My honorable friend, the member for the University of Oxford [Sir Robert Inglis] tells us that if we pass this law England will soon be a republic. The reformed House of Commons will, according to him, before it has sat ten years, depose the king and expel the lords from their House. Sir, if my honorable friend could prove this, he would have succeeded in bringing an argument for democracy infinitely stronger than any that is to be found in the works of Paine. My honorable friend’s proposition is in fact this: that our monarchical and aristocratical institutions have no hold on the public mind of England; that these institutions are regarded with aversion by a decided majority of the middle class. This, sir, I say, is plainly deducible from his proposition; for he tells us that the representatives of the middle class will inevitably abolish royalty and nobility within ten years; and there is surely no reason to think that the representatives of the middle class will be more inclined to a democratic revolution than their constituents. Now, sir, if I were convinced that the great body of the middle class in England look with aversion on monarchy and aristocracy, I should be forced, much against my will, to come to this conclusion that monarchical and aristocratical institutions are unsuited to my country. Monarchy and aristocracy, valuable and useful as I think them, are still valuable and useful as means and not as ends. The end of government is the happiness of the people, and I do not conceive that, in a country like this, the happiness of the people can be promoted by a form of government in which the middle classes place no confidence, and which exists only because the middle classes have no organ by which to make their sentiments known. But, sir, I am fully convinced that the middle classes sincerely wish to uphold the royal prerogatives and the constitutional rights of the peers.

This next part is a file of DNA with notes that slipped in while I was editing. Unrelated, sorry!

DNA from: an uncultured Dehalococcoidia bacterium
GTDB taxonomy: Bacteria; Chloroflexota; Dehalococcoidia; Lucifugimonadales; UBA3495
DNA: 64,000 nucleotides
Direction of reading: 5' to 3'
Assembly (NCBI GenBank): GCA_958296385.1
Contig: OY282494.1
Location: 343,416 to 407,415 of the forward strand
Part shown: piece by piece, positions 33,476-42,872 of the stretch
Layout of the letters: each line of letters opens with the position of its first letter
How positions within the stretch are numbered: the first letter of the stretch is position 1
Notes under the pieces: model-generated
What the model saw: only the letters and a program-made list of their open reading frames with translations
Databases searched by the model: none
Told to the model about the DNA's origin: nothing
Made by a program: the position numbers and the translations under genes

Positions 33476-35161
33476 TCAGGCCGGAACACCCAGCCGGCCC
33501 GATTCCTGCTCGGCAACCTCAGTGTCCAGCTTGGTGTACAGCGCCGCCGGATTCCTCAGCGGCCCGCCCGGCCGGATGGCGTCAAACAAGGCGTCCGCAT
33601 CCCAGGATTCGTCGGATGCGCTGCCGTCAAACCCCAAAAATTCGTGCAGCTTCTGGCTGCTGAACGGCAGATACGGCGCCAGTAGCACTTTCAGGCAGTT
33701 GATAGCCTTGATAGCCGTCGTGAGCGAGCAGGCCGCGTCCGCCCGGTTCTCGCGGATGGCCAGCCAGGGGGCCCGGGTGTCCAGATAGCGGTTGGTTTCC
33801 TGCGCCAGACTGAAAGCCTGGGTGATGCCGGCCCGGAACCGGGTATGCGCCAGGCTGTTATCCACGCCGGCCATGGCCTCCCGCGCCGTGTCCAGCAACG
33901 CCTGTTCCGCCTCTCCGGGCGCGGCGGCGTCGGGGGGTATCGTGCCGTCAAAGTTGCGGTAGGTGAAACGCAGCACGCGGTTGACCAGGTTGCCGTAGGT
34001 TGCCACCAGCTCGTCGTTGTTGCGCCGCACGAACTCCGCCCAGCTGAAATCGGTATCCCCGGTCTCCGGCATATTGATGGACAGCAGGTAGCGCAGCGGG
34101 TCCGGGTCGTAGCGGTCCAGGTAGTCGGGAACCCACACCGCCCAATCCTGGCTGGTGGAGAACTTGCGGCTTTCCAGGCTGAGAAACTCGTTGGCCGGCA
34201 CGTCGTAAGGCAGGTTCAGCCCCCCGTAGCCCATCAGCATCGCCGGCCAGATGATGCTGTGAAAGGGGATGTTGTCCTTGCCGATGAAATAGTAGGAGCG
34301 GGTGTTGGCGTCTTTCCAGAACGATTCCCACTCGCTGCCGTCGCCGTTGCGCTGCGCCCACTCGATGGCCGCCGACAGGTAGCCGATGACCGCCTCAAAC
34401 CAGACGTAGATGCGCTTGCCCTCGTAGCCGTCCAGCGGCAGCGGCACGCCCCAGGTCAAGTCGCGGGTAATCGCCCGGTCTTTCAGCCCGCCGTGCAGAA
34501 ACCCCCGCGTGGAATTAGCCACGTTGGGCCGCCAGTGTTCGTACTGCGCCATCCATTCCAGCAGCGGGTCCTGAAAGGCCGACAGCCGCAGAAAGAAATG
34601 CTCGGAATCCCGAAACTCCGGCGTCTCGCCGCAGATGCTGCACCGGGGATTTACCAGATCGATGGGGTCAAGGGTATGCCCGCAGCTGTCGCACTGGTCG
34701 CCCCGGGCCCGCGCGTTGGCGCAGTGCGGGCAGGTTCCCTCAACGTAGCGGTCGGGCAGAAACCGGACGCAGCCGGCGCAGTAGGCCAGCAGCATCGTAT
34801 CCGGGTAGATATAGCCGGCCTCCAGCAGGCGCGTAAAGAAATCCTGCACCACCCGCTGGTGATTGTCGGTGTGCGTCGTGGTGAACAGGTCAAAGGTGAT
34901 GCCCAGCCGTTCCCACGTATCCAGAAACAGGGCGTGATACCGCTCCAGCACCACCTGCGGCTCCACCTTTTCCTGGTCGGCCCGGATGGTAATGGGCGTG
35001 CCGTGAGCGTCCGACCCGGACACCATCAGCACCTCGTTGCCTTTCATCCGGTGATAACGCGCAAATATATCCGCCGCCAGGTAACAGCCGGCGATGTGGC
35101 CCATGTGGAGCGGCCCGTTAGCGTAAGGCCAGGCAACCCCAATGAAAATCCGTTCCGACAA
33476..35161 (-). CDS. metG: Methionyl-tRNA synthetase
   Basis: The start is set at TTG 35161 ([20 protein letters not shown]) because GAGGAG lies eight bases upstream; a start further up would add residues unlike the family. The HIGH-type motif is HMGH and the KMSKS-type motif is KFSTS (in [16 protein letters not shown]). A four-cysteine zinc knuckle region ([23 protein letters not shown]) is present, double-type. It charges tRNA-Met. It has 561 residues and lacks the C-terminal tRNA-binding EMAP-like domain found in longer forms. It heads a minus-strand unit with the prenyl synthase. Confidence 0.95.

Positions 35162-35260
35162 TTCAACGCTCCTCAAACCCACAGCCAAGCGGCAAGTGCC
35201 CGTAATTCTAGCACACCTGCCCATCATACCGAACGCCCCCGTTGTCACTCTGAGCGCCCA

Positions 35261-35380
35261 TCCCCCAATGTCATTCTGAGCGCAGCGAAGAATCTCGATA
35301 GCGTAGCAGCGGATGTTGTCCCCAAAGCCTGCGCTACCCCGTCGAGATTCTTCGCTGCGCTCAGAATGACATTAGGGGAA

The question of parliamentary reform is still behind. But signs, of which it is impossible to misconceive the import, do most clearly indicate that, unless that question also be speedily settled, property, and order, and all the institutions of this great monarchy, will be exposed to fearful peril. Is it possible that gentlemen long versed in high political affairs can not read these signs? Is it possible that they can really believe that the representative system of England, such as it now is, will last till the year 1860? If not, for what would they have us wait? Would they have us wait merely that we may show to all the world how little we have profited by our own recent experience?